Wednesday, 8 June 2016

The Butterflies and Moths of Blue Maples

Few among us can resist pausing when a butterfly flutters past our gaze. For that fleeting moment, we are witness to the mysterious Archetype of Metamorphosis. Over the centuries, the butterfly has
come to symbolize the most profound physical journey of change leading to the inescapable transformation of form and consciousness.

After lamenting the decrease of bird diversity last year at Blue Maples, I noticed that there were an abundance of butterflies and moths in the gardens. Realizing how little I knew about them, I embarked on a project to identify as many as I could. I am not an expert by any means. In fact, I was once lightly chastised for posting a moth to the Butterfly Gallery on Google+. So if I got a few wrong, chalk it up to the subtle nuances of species identification.

To the ancients, butterflies were an emblem of the soul and of the unconscious attraction towards light. Aristotle gave the butterfly the name
‘Psyche’, the Greek word for soul. In art, Psyche is often depicted with butterfly wings. Winged references also abound in Literature. To the poet Robert Frost, butterflies were ‘flowers that fly and all but sing’. Victor Hugo saw them as harbingers of tragedy transformed and were, ‘torn love-letters that through the sky, flutter and float and change to butterflies".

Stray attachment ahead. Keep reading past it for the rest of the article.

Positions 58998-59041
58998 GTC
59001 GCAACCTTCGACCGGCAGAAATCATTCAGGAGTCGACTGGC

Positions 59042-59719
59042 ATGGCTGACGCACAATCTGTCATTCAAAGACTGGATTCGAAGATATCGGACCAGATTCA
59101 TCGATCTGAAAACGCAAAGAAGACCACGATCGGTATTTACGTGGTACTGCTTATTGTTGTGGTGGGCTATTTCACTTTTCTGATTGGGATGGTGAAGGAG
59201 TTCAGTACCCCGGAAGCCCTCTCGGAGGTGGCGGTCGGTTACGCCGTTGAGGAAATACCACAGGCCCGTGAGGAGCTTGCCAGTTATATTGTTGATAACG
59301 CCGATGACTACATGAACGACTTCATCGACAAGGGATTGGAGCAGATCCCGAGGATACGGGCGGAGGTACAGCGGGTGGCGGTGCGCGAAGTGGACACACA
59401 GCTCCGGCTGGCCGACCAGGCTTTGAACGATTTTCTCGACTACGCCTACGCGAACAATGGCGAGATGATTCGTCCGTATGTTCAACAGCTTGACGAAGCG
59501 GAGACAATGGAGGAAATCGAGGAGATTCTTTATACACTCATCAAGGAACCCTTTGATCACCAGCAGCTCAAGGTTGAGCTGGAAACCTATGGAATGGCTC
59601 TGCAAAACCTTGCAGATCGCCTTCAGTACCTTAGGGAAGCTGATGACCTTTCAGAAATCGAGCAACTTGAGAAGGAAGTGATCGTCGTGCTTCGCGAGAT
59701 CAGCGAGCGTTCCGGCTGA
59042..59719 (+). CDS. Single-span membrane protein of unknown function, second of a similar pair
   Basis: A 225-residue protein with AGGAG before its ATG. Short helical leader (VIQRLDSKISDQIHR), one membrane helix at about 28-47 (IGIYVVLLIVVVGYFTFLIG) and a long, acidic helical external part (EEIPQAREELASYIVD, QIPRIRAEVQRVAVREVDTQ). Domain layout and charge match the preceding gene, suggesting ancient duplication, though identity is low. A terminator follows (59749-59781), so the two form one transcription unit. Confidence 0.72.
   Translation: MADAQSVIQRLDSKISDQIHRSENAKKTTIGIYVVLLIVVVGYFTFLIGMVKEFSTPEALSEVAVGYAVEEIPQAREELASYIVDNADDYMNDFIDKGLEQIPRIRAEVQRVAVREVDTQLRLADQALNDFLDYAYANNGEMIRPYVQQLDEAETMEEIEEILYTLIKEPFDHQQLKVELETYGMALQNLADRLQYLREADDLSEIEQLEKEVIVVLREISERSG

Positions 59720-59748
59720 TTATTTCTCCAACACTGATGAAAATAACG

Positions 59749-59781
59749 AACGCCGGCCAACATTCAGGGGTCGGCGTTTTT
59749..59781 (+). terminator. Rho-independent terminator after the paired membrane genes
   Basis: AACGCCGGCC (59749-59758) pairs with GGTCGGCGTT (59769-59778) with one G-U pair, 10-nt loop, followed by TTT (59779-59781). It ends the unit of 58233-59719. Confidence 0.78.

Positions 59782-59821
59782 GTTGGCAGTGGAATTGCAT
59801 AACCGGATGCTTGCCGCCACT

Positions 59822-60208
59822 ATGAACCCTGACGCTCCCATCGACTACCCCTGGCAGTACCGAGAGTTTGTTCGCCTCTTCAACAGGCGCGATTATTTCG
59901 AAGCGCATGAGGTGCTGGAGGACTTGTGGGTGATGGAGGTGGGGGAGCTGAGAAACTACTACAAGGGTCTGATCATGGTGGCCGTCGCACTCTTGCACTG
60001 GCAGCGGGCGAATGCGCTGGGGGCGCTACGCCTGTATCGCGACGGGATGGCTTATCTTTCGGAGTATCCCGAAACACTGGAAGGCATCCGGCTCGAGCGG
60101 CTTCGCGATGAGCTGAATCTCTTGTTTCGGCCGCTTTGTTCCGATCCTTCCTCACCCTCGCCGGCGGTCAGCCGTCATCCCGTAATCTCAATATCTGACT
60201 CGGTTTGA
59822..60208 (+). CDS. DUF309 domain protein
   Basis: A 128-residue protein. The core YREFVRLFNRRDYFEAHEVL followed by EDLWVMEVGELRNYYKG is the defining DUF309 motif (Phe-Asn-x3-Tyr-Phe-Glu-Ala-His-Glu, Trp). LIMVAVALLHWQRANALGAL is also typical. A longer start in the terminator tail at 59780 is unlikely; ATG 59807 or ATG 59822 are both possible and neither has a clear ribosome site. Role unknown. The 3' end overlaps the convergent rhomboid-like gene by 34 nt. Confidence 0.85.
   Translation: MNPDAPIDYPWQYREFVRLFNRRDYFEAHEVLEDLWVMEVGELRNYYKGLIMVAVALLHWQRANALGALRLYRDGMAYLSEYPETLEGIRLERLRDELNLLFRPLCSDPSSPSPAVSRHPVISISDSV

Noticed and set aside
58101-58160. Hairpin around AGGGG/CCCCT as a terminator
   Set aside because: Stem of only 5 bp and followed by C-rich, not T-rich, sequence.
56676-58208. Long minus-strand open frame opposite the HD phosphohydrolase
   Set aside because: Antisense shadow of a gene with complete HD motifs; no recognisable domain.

Cross-cultural references to butterflies exist around the world. To the Blackfoot Indian, the butterfly were carriers of dreams innate with news relayed to us when we fall asleep. In China, butterflies were used as symbols of conjugal bliss and joy. Psychoanalysis also regards the butterfly as a symbol of rebirth. For some, butterflies were not always considered the messengers of good fortune. In the Old World, butterflies sometimes had more negative connotations and thought to be spirits of the dead. Sailors believed that if they saw a butterfly prior to embarkation, they would die at sea. In Gnostic art, the Angel of Death is depicted crushing a butterfly underfoot - for the butterfly’s attraction to flame and light symbolized purification by fire.